Summary

Root-knot nematodes (RKN), Meloidogyne spp., have a wide host range and are common in the Mediterranean area. Cultivated lavender (Lavandula angustifolia) was found naturally infested by M. hapla in Kozani area, the first documented infestation of this crop by RKN in Greece. Oxalis pescaprae, a common winter weed in Crete, was found to be a host of M. javanica under artificial inoculation. This weed acts as a potential winter host of the nematode in fields cultivated with vegetable crops. Two populations of M. ethiopica were found in kiwi and maize in Greece in the past. Recently, populations of M. ethiopica from Europe were re-classified as M. luci, based only on the population isolated from kiwi for Greece. In the current work, the RKN populations originating from kiwi and maize and maintained on tomato, were identified as M. luci. Nematode species identification was determined by electrophoretic analysis of protein extracts obtained from females.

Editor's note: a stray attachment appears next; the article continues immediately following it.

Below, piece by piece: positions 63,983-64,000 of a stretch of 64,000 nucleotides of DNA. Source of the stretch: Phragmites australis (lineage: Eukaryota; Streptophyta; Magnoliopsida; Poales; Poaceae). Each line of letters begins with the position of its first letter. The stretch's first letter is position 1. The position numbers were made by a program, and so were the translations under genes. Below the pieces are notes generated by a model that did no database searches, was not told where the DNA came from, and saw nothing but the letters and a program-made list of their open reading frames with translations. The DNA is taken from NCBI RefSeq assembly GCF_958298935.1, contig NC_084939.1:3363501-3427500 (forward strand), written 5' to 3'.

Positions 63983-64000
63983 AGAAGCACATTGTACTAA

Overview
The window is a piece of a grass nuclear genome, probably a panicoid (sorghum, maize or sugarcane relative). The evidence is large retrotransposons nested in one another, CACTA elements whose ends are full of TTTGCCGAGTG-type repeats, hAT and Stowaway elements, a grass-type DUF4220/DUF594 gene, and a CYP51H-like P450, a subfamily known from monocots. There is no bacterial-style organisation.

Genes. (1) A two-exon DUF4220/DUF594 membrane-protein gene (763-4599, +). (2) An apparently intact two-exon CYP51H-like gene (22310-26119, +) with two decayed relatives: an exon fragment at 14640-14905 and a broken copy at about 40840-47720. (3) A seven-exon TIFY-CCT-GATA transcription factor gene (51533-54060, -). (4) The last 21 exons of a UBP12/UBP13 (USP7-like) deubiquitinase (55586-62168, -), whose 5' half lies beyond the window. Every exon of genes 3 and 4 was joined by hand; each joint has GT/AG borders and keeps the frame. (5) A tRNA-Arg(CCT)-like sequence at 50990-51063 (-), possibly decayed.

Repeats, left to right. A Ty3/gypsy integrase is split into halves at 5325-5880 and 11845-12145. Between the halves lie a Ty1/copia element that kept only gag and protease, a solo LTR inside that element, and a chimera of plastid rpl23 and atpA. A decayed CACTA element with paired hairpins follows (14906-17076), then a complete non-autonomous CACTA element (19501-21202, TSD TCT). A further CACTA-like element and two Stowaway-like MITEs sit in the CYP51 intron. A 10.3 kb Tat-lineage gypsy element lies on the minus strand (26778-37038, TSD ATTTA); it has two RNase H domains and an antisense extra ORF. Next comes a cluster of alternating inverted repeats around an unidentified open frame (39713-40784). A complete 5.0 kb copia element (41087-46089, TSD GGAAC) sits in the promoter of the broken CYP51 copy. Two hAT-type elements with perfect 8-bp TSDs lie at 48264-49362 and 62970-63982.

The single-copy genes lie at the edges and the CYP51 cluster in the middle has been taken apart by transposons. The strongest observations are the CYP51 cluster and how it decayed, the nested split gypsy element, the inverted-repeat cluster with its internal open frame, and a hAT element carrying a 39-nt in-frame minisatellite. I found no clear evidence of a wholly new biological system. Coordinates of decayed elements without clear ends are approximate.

Halina Kurzawińska, Stanisław Mazur 111 FOLIA HORTICULTURAE Ann. 20/2, 2008, 111-112 Corrigendum Corrigendum to „Lavandula angustifolia Mill. as a natural host of Cucumber mosaic virus (CMV)” FOLIA HORTICULTURAE Ann. 20/1, 2008, 61-79 Tadeusz Kobyłko1, Piotr Dańda1, Beata Hasiów2, Natasza Borodynko2, Henryk Pospieszny2 1Department of Botany, University of Agriculture in Kraków, 29 Listopada 54, 31-425 Kraków, Poland 2Institute of Plant Protection, Department of Virology and Bacteriology, Węgorka 20, 60-318 Poznań, Poland email: zbotaniki